After countless hours of searching, weeks of forcing hordes of grad students to pour through mountains of data, hundreds of interviews with experts, and at least a couple hours worth of searching through the unending multitudes of Facebook feeds — I have found it, the only modern map known to exist revealing the much disbelieved, but truly blue nature Kansas. And just when you thought you would never see this conservative hotbed turn blue . . .
This map from the Kansas City Star of Kansas and Michigan fans, broken down by county, proves that in March, Kansas might be the bluest state in the union. Just ignore those grey spots in the middle — nobody lives there (or worse, they're rabid Kansas State fans).
Once again, it seems that almost the entire state is plagued by that most insidious and contagious of annual social ailments: the dreaded, March Madness. While you might have negative associations with plagues, in Kansas, they might just be what holds the state together.
As a proudly infected resident of Lawrence, Kansas and KU graduate, I have seen firsthand what the Madness brings to our fair state — a sense of community unlike any other and a chance for our local economy to flourish. Interestingly enough, even in solid KU territory, with Wichita State making it to the Elite 8 for the first time in nearly 30 years, the virulence of March Madness has almost doubled.
Lawrence (home of KU, located in Douglas county about 35 miles from both urban Kansas City and Topeka) for most of the year is the only place in the state considered solidly blue. But, for about three weeks, this often bleak, mostly empty and largely conservative state might as well take an extended holiday as "fly over country" transforms into one of the most exciting places in the nation — everyone here agrees, it's all about Kansas basketball.
Frankly, I cannot think of a place where the urban and rural divide is more obvious than in Kansas. The largest counties (by population) are, unsurprisingly, urban or suburban, and, despite still being generally conservative, tend to have quite different views than other residents on the policies that should be adopted or shunned. Even so, there are very few such urban or suburban communities, creating a serious dichotomy between the numerous wealthy suburbanites — often considered the support system for the rest of the state — and the largely, if fewer in number still extremely important, rural residents who often make a living through agriculture.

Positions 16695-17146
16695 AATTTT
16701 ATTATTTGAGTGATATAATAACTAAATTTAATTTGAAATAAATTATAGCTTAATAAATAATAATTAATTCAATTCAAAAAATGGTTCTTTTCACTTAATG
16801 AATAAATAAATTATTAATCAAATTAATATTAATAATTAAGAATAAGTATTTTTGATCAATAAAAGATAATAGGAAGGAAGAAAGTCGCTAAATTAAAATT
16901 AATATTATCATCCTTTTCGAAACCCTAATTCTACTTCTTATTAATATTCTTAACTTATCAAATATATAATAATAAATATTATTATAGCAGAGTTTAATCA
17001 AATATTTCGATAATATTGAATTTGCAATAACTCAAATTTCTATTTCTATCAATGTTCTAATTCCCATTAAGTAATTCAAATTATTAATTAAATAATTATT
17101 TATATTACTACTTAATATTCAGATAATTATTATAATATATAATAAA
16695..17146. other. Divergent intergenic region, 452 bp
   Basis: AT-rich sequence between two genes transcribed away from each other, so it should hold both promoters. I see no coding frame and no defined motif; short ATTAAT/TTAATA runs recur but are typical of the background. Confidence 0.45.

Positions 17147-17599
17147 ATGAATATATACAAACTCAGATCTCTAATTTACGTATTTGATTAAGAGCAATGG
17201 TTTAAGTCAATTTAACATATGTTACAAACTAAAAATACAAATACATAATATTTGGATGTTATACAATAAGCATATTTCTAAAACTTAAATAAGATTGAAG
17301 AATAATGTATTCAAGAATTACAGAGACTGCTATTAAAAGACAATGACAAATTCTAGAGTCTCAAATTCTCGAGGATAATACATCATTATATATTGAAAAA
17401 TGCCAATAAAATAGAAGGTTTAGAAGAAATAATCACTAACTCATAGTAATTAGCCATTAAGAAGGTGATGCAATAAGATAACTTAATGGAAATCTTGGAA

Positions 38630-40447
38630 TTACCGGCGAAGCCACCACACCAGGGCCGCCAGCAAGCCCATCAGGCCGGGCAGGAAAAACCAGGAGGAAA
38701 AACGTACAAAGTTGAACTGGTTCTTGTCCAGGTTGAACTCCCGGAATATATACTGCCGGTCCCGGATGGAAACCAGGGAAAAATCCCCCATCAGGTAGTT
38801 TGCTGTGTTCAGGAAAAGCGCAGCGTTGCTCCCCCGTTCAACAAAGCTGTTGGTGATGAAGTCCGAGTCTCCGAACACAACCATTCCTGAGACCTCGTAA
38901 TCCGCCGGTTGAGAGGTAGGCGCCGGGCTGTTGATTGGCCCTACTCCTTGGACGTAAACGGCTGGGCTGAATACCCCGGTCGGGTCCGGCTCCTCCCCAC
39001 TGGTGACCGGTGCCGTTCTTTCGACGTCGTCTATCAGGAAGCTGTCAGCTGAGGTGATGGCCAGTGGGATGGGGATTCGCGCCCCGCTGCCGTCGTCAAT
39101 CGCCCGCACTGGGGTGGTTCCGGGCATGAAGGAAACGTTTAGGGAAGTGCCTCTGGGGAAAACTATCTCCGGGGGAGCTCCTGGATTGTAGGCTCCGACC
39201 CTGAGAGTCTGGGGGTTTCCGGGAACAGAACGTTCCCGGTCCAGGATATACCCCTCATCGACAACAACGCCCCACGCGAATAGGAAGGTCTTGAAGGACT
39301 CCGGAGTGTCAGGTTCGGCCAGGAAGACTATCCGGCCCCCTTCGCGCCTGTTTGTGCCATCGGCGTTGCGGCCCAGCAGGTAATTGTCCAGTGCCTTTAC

March, and Kansas basketball, dissolve this divide (even the Speaker of the Kansas House puts appropriate decorations on his podium for successful teams!). Go anywhere and ask, "How do you feel about this year's NCAA tournament?" and everybody has an opinion. This year, it's more than just KU getting all the attention. Last weekend I visited a Lawrence drug store, only to find my pharmacist clad in a KU gear (complete with Jayhawk face paint) asking "did you catch the Wichita State game too last night?"
Eric Bledsoe, a manager at a local natural food store and former manager at an area chain supermarket, said "[while working at the supermarket] we did some of our best business during the tournament." Bledsoe believes that "people want to come together," even while he felt nervous about the outcome of the tournament.
This is the great thing about sports, even in a state politically divided, and known only for wheat production and The Wizard of Oz, we have a place and time to come together outside of natural disasters and election season where we can feel proud. It builds our community and reminds us that we are all still "on the same team." It doesn't really matter that Nate Silver gives both teams a very slim chance of making the championship (yes, he apparently predicts NCAA tournament chances too), what matters is that we can still come together have pride in our state, if only for lack of a better way to express it than "Rock Chalk!"
Just to make it clear — my completely biased, against all odds, un-sports educated opinion for this tournament's outcome: Kansas Jayhawk over Wichita State in the national championship. And, just in case you were curious what it's like in Lawrence when the Jayhawks inevitably win in the final four . . .